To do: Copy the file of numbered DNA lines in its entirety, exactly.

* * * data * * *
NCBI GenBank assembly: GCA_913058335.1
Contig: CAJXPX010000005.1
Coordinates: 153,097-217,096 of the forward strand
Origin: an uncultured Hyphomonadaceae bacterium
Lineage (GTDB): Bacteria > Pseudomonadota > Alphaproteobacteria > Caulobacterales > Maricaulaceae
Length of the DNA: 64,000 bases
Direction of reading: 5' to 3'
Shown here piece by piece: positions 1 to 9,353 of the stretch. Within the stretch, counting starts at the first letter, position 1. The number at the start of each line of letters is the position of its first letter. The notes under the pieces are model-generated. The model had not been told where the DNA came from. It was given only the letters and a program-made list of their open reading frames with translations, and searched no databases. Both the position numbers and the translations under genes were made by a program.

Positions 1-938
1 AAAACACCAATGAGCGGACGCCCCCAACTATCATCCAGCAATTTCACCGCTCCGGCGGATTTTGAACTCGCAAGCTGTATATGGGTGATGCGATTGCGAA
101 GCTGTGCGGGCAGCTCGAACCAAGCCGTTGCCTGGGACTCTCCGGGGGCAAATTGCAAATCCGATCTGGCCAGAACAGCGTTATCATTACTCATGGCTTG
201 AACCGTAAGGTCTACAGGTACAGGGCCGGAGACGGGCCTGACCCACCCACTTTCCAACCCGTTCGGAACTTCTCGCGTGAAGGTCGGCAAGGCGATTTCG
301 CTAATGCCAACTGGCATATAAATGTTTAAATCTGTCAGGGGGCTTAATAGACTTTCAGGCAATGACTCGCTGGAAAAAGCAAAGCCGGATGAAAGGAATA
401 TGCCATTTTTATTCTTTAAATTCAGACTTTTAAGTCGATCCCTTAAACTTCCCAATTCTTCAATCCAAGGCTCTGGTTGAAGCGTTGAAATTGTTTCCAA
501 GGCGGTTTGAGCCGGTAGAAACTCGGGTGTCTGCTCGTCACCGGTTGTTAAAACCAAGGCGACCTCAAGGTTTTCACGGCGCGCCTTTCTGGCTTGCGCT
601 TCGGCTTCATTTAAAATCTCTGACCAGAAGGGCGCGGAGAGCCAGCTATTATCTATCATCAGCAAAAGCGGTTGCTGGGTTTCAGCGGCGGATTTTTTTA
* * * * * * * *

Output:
NCBI GenBank assembly: GCA_913058335.1
Contig: CAJXPX010000005.1
Coordinates: 153,097-217,096 of the forward strand
Origin: an uncultured Hyphomonadaceae bacterium
Lineage (GTDB): Bacteria > Pseudomonadota > Alphaproteobacteria > Caulobacterales > Maricaulaceae
Length of the DNA: 64,000 bases
Direction of reading: 5' to 3'
Shown here piece by piece: positions 1 to 9,353 of the stretch. Within the stretch, counting starts at the first letter, position 1. The number at the start of each line of letters is the position of its first letter. The notes under the pieces are model-generated. The model had not been told where the DNA came from. It was given only the letters and a program-made list of their open reading frames with translations, and searched no databases. Both the position numbers and the translations under genes were made by a program.

Positions 1-938
1 AAAACACCAATGAGCGGACGCCCCCAACTATCATCCAGCAATTTCACCGCTCCGGCGGATTTTGAACTCGCAAGCTGTATATGGGTGATGCGATTGCGAA
101 GCTGTGCGGGCAGCTCGAACCAAGCCGTTGCCTGGGACTCTCCGGGGGCAAATTGCAAATCCGATCTGGCCAGAACAGCGTTATCATTACTCATGGCTTG
201 AACCGTAAGGTCTACAGGTACAGGGCCGGAGACGGGCCTGACCCACCCACTTTCCAACCCGTTCGGAACTTCTCGCGTGAAGGTCGGCAAGGCGATTTCG
301 CTAATGCCAACTGGCATATAAATGTTTAAATCTGTCAGGGGGCTTAATAGACTTTCAGGCAATGACTCGCTGGAAAAAGCAAAGCCGGATGAAAGGAATA
401 TGCCATTTTTATTCTTTAAATTCAGACTTTTAAGTCGATCCCTTAAACTTCCCAATTCTTCAATCCAAGGCTCTGGTTGAAGCGTTGAAATTGTTTCCAA
501 GGCGGTTTGAGCCGGTAGAAACTCGGGTGTCTGCTCGTCACCGGTTGTTAAAACCAAGGCGACCTCAAGGTTTTCACGGCGCGCCTTTCTGGCTTGCGCT
601 TCGGCTTCATTTAAAATCTCTGACCAGAAGGGCGCGGAGAGCCAGCTATTATCTATCATCAGCAAAAGCGGTTGCTGGGTTTCAGCGGCGGATTTTTTTA